90CL holds up against supply onslaught

Aussie cattle

Australia’s increasing supply has been putting downward pressure on both local and export prices, however much less so on the export returns front if you use the 90CL as the key indicator.

Where the Eastern Young Cattle Indicator (EYCI) has lost nearly 40% in the past 12 months, and the national cow price has declined by more than 20%, the US imported lean beef price, the 90CL, is back just 5% for the same period. Which in theory should help Australia’s domestic markets on some level. 

When we last looked at the EYCI-90CL price spread at the start of the year, the two had just converged for the first time in two years, with the EYCI trading at a premium for a record amount of time. Since then, the spread has gone in the opposite direction and the 90CL now has the upper hand, which is the usual case when Australia has ample supply. For the same week last year, the EYCI was close to 100¢/kg above the 90CL price, and that soon increased to more than 200¢/kg higher throughout the spring. Currently, the 90CL is more than 217¢/kg above the EYCI.

According to the latest Steiner Consulting Group US imported beef market report, US beef imports for the past four weeks are 20% higher than the same period last year.  All this extra supply comes from Australia and New Zealand, and most of it is 90CL frozen boneless beef. Now the 90CL price, currently 776¢/kg (Australian) has declined about 70¢/kg since March, it remains historically firm and within the five-year-average range and could be considered to be holding up well when the extra supply is taken into account.

The other side of the supply equation is the US local product, with their cow/bull slaughter averaging about 10% below year-ago levels recently, supporting prices somewhat. Demand-wise in the US, however, there are reports of food service throughput being lower than expected, as customers fight inflation with fewer visits to fast-food restaurants. Looking at Australia’s cow price in Figure 2, we can see that the 90CL maintained a consistent premium to the domestic cow price throughout the past two years, but that has increased significantly since March, getting out as far as 125%. It is currently at about 87%.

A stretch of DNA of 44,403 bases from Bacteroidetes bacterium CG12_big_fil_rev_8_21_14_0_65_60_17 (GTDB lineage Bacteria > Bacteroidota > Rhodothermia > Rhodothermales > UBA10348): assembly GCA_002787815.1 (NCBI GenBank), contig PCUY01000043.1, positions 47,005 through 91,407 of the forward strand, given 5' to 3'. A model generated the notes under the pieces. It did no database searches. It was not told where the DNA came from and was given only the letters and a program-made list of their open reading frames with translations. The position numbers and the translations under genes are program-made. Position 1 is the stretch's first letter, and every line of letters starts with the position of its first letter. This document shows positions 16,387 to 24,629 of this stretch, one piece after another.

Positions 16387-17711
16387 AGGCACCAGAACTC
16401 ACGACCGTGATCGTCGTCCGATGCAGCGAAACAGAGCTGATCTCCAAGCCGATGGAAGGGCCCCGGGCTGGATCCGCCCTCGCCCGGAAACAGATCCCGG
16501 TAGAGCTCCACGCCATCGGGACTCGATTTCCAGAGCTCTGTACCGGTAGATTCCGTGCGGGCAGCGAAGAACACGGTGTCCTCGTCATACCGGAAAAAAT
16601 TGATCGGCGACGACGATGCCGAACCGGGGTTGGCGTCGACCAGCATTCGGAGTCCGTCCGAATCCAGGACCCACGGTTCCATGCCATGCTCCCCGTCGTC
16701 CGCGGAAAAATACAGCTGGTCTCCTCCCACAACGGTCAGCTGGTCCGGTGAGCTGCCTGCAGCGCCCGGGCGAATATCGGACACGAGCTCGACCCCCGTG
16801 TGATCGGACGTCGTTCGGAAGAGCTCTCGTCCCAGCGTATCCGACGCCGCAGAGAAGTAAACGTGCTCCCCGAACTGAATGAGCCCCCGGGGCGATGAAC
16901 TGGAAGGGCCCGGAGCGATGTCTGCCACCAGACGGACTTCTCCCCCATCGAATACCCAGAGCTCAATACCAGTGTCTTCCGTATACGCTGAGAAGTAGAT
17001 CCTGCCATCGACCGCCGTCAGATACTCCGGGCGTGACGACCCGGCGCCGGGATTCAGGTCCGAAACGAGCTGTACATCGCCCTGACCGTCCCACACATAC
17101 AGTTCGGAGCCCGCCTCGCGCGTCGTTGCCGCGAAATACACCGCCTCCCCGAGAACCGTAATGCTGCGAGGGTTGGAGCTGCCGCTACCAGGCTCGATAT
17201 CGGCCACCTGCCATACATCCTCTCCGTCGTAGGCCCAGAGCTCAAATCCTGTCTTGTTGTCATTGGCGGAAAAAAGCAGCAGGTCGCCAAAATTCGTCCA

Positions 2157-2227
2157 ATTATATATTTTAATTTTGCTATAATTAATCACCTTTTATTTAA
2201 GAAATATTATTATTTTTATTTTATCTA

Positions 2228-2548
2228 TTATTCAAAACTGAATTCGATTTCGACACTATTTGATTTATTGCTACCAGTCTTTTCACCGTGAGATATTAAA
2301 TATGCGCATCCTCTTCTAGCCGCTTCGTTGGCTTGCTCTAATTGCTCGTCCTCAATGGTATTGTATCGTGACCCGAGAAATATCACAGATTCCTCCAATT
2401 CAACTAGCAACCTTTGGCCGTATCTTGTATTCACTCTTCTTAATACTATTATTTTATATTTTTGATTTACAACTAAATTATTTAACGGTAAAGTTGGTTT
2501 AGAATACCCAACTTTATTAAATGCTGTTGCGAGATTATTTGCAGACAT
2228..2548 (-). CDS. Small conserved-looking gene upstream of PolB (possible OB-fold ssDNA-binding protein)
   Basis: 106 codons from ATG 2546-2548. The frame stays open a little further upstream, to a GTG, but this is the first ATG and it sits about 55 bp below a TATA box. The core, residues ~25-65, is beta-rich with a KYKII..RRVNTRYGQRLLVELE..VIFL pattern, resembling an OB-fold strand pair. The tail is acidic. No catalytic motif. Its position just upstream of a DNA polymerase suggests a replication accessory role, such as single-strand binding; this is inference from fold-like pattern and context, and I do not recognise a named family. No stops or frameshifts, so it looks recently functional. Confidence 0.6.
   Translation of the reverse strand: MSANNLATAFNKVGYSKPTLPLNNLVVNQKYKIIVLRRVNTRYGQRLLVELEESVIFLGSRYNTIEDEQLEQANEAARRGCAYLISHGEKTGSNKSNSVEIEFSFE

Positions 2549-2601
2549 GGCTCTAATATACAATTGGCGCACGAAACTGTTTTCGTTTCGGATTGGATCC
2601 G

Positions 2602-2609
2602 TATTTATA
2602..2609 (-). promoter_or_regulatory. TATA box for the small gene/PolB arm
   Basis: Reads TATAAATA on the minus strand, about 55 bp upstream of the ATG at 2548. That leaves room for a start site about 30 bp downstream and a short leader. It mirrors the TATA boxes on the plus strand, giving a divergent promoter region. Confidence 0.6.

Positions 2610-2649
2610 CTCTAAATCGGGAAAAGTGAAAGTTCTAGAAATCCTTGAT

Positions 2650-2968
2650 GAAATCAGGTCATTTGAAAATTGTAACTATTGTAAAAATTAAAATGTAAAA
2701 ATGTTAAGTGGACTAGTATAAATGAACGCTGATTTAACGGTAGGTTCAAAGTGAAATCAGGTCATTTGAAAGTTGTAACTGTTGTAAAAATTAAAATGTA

What does it mean?

The resilience of the 90CL to extra supply and lowering consumer demand is positive, which is needed for Australian farmgate prices to find some support. There is still scope for the US to move further into herd rebuilding in the medium term, which will further shorten their domestic lean beef supply, and imports from New Zealand should also slow down once past their seasonal winter peak.

That being said, lean beef prices in the US tend to dip in their fall (our spring) and we could have to wait until 2024 for further support from the 90CL.

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Key Points

  • After a record run, the EYCI has been trading at a discount to the 90CL US imported beef price since February, with the divide now over 200¢/kg.
  • EYCI price declines make up most of the price spread, with the 90CL actually 5% lower year-on-year.
  • 90CL price resilience on extra supply is positive for Australian domestic markets in the medium term.

Click on figure to expand

Click on figure to expand

Data sources: MLA, Steiner,  Mecardo

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